Golden Knights reminded us why sports can matter so much


COLUMUBUS, Ohio — Here is something Jon Ledecky has said repeatedly since he and co-owner Scott Malkin bought the majority stake in the Islanders two years ago, reiterating it on Tuesday in midtown Manhattan.

“Scott and I bought it to do what we felt was community work and have a community trust.”

It is an obligation of the media to take sentiments like this and look at them skeptically, if not downright cynically. Never has someone bought a team with total disregard to profit. There is far too much money to be made in pro sports to be solely altruistic. Is developing a “community trust” a smart way to have people want to give you their money?

But then you look at the scene in Las Vegas on Wednesday, and wonder about the power of sports, about the community they create, about what it really means to us to have these games in our lives.

Here is a quintessential fact about sports that all of us, in some way or another, understand: The outcomes of the games don’t matter. Here is another fact that maybe is less obvious: What we take from the playing of the games absolutely does.

It is the coming together to experience the highs and lows, the communal experience of triumph and defeat, and the intellectual dissection of what happened, and why. It’s heroes and villains in an improvisational fiction. It’s the characters on the field and off, the contracts, the trades — the interplay of personalities that create this running narrative that goes on without end.

The best of fiction, just as the best of sports, can deliver an instantaneous glimpse at a truth that maybe — just maybe — can help you deal with a difficult reality. As humans we’re drawn to stories, and we like to see what happens for ourselves. We don’t like to just be told what happened, and certainly don’t want to be told what to think about it. To be a fan is to take part in that story, and that’s an enthralling prospect.

The names of the 58 people killed at the Route 91 Harvest country music festival were projected on the ice.Ethan Miller

So those thousands of people in Las Vegas who were effected by the horrid shooting of a madman, and their loved ones who were effected everywhere, they got to enjoy this new thing, these Golden Knights, who soared to the best start in any expansion team’s history (3-0-0) while the faces of their new team, James Neal (five goals in first games) and Marc-Andre Fleury (45 stops in the season-opener in Dallas), excelled. The people now have something to confide in, something they can all come together and care about as a group.

As New Yorkers, we understand the importance of sports in times of tragedy. George W. Bush in a bulletproof vest at Yankee Stadium in 2001 still brings chills. We play these games and we invest in them for far more reasons than escapism. From them we bring lessons about failure and success, about the ebb and flow of human nature, about how the smallest decision can make the biggest difference.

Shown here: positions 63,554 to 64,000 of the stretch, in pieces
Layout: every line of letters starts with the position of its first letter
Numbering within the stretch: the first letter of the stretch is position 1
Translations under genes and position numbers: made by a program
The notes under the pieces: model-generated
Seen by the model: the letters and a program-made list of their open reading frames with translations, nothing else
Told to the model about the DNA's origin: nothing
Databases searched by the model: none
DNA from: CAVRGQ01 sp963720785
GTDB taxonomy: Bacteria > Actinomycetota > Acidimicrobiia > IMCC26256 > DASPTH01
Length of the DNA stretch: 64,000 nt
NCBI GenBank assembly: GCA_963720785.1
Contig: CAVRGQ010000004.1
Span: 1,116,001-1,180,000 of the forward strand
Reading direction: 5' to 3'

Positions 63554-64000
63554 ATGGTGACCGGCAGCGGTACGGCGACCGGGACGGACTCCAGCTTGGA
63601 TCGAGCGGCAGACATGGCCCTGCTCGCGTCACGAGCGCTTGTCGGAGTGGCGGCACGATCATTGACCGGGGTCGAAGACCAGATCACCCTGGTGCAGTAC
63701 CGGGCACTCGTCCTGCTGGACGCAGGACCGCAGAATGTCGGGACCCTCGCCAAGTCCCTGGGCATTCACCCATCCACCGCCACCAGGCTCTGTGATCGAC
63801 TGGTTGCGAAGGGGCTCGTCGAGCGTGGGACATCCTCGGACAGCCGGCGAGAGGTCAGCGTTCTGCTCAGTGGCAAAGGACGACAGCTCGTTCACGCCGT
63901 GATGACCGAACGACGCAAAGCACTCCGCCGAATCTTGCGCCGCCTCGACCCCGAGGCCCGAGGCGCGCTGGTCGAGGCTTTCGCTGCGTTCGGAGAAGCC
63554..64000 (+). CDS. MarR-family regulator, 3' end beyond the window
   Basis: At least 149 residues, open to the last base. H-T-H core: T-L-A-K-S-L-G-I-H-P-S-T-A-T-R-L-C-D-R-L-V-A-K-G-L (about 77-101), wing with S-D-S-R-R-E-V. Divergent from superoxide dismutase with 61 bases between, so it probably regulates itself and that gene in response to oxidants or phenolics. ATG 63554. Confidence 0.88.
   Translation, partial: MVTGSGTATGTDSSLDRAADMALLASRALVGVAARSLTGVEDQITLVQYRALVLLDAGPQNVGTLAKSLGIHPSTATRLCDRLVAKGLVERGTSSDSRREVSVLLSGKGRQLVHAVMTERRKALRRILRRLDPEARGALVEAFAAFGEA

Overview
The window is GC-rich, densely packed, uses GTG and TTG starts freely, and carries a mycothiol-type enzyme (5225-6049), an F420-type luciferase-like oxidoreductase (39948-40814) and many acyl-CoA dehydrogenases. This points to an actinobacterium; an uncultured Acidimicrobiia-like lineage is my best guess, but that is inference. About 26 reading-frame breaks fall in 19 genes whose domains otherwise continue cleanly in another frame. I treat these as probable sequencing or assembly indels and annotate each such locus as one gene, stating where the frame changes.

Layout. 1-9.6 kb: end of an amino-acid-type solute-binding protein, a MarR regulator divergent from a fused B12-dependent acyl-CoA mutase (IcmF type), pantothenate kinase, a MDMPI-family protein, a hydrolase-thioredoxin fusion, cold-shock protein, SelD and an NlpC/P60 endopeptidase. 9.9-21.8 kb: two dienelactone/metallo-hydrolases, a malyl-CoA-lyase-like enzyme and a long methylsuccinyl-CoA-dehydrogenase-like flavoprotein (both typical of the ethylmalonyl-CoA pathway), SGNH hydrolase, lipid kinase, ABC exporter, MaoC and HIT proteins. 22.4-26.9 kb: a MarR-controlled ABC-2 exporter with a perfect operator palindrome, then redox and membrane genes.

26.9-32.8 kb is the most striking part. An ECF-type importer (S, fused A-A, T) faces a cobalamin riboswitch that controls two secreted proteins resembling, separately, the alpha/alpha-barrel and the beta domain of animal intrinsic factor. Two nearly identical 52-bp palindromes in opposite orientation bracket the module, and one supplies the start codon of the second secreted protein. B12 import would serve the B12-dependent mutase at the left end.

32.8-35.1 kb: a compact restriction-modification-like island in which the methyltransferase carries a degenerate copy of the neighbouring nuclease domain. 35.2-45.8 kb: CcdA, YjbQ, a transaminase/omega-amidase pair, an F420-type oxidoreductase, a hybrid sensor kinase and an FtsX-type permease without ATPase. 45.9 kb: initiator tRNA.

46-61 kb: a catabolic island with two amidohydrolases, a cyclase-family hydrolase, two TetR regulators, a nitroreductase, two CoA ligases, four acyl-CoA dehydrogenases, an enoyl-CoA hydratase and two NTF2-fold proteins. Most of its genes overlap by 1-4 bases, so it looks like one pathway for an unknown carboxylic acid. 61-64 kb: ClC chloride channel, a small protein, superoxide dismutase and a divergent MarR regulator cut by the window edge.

Las Vegas is a uniquely American city, one full of lust and gluttony, glitz and glamor, opportunism and fortitude and ambition. So many of the people who call that town home are transient, but have adopted that electric-blinking Sodom as their own. In turn, the beauty of the city is in the people, the nooks and crannies of happiness that have banded together and might go unseen while rolling 7’s and hitting on 15.

And now they have a single thing in the community to rally around at this time of horror. Hopefully at some point around the nation (and world) these types of incidents stop becoming the backdrop of our reality. Hopefully someday, someone in power is actually going to wake up and try to have an informed discussion on gun laws that might need to be changed, or on how to deal with those people who suffer from mental-health issues. At the very least, how to keep those two things away from one another.

For now, Vegas has the Golden Knights to look towards, and sports has never seemed so important to a city that never had it before.

Quiet Pens

Hard to blame the Penguins for going with radio silence on social media during their trip to the White House this week. Any extra acknowledgement would have only brought grief. And to be honest, if they didn’t go, what would that really solve? Like so many other recent protests, it would be about the protest itself and those doing it, not any societal issue that needs to be addressed.

Meanwhile, Sidney Crosby was part of a small off-Broadway drama entitled “Embellishment,” his lead role stolen by Capitals goalie Braden Holtby.

The overwhelming talent

Here’s a quick-hitter to remind you that this league is overflowing with talent like it might never have seen before.

Nikita Kucherov:

Auston Matthews:

Connor McDavid (still the best):

Stay tuned …

… to the next time the Devils’ Blake Coleman gets a penalty. On Saturday, the rookie winger went to the box for slashing, and while there, he had a teammate skate by to bring him a pickle jar so he could swig some juice. Apparently, Coleman started drinking pickle juice in college to prevent cramping (and no, he doesn’t like it).

Parting shot

So we might have gotten the save of the year in the preseason, and now we might have gotten the pass of the year in just the first week of the regular season. What a beauty from the Sharks’ Joonas Donskoi to Chris Tierney on Friday night.





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